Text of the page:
swarm tactics

“Protest doesn’t work” is the tiredest, wrongest cliché of leftist moaning sessions.

Pretty much every revolution or significant movement of 2011, including ones that literally toppled regimes and got people in The Center of World Capitalism to openly dislike capitalism, involved little more than huge mobs of people converging.

What did they do when they converged?  Well, different things.  A lot of political conversation.  Some holding signs, some chanting.  In some countries when the crowds were attacked, the very obvious option of fighting back became clear.

It’s true that ultimately we do need to dig deeper, to something that can physically stop the levers of production.  I think that happens in the workplace.

It may seem utterly absurd that, people simply standing in one place is capable of dramatic historical changes.  I’m not here to explain it.  It’s like gravity.  Who knows why gravity works?  Just use it!

Right now I’m involved in a different sort of swarm tactic.  It’s even less confrontational than a protest, if you can imagine that.  But it’s still going to make a dent.  It’s a campaign to influence the May 24th vote within Boy Scouts of America on ending the ban on gay scouts and adult helpers.  The idea is that we have a national, mostly internet-based network, but with conference calls too.  We are guaranteeing that no stone will go unturned, there is no unit of scouting where at least SOME scout or former scout hasn’t gone around and had one-on-one conversations with their friends and leaders, making a calm persuasive case for inclusion.

That simple action, when magnified from one person’s actions to a national campaign of saturation, is subtle but frightening.  For the individuals involved on both sides, it feels like a possibly unpleasant but mostly friendly conversation.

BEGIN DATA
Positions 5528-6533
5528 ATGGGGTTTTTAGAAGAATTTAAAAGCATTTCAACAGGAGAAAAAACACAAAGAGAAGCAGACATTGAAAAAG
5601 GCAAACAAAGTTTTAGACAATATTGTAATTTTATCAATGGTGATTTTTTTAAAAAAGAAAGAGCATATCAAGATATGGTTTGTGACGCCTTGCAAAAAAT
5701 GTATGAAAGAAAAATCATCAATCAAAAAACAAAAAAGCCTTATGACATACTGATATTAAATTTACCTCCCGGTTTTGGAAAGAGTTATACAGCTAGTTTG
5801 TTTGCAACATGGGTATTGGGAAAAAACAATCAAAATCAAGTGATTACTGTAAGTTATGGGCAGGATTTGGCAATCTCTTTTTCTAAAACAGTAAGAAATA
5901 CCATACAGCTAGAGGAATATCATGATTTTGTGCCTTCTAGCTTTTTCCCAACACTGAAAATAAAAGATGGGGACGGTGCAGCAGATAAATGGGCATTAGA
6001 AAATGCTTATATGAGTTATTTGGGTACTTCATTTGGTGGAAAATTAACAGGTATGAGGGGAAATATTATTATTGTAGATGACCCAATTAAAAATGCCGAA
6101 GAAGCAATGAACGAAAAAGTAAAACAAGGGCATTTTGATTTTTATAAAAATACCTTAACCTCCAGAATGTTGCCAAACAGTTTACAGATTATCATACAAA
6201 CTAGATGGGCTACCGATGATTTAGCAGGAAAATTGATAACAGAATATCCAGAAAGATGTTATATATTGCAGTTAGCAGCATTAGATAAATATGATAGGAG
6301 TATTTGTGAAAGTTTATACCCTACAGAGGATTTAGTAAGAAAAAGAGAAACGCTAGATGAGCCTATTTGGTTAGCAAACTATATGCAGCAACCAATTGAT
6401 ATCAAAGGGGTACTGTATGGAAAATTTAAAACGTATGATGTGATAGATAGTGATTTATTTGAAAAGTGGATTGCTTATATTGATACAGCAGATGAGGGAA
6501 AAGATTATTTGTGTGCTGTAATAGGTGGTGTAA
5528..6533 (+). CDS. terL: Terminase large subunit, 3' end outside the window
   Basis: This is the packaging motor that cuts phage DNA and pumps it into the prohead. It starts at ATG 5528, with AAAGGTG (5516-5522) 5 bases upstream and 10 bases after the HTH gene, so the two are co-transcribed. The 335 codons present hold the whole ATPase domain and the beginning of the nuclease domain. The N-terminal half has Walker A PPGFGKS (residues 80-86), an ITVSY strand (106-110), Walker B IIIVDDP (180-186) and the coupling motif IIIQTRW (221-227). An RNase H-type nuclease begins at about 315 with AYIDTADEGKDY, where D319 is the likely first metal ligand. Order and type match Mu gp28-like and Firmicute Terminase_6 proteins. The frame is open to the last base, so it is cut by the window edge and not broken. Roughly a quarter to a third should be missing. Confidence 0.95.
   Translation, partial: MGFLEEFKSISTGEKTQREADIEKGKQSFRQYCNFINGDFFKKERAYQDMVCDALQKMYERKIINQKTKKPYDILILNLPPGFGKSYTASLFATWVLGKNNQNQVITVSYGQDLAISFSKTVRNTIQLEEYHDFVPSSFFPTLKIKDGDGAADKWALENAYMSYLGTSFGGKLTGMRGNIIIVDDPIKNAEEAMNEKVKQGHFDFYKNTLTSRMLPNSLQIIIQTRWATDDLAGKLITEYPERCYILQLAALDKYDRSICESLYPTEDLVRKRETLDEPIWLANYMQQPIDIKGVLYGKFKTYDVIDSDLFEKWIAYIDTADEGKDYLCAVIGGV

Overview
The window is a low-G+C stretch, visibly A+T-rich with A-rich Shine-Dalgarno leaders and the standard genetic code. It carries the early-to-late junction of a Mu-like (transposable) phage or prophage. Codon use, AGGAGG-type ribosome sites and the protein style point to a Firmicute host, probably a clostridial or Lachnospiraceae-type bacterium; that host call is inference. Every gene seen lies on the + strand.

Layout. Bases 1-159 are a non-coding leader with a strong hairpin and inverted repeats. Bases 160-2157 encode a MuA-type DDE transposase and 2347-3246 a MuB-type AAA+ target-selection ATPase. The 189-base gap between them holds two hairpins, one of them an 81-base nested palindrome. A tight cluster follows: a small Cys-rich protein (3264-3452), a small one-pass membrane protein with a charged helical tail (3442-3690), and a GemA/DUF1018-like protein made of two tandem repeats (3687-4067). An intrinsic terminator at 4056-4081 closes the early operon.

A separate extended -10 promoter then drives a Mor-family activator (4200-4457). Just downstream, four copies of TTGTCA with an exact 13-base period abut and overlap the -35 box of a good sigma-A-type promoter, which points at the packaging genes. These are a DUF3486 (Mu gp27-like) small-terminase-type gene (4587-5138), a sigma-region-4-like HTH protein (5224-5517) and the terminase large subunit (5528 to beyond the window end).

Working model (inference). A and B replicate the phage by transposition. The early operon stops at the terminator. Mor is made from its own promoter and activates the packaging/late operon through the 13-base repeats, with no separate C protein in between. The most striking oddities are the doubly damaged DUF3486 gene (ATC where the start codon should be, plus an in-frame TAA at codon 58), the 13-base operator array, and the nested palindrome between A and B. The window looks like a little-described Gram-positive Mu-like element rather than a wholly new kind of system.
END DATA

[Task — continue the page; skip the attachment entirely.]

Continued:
For the organization that has every single one of its doorknobs jangled, it feels less like a friendly conversation, and more like a siege.  We are outnumbered.

You may think that scouting is an inherently reactionary organization.  Okay, that may be true, so why bother?  Why, to SPREAD THE INFESTATION of course!  Every cultural institution is a battleground, every social issue is one of the theaters of our low-intensity war, where you know that the left activists of today are the revolutionary army of tomorrow.  Take every inch of ground we can, normalize what was once considered freakish, drive the fundamentalists back into their caves, get our previously dormant side together and energized and organized, force moderate conservatives into a psychological crisis as they attempt to internalize the new normal, put one more dent in society’s interconnected gridwork of oppressions and hierarchies.  Social movements train people in coordination.  Coordination, really, is the key.  Give a bunch of people guns and that’s not an army.  But if you’ve built a coordinated machine already, give it guns and it actually is an army of sorts.

Not that guns are remotely needed at this point.  It seems that many elites simply cower when a lot of us show up and stand there.

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3 thoughts on “swarm tactics

  1. Pingback: Channeling the destructive impulse | spreadtheinfestation

  2. Pingback: why anarchists should care about bolshevism | spreadtheinfestation

  3. Pingback: democratic centralism: is speech an action? | spreadtheinfestation

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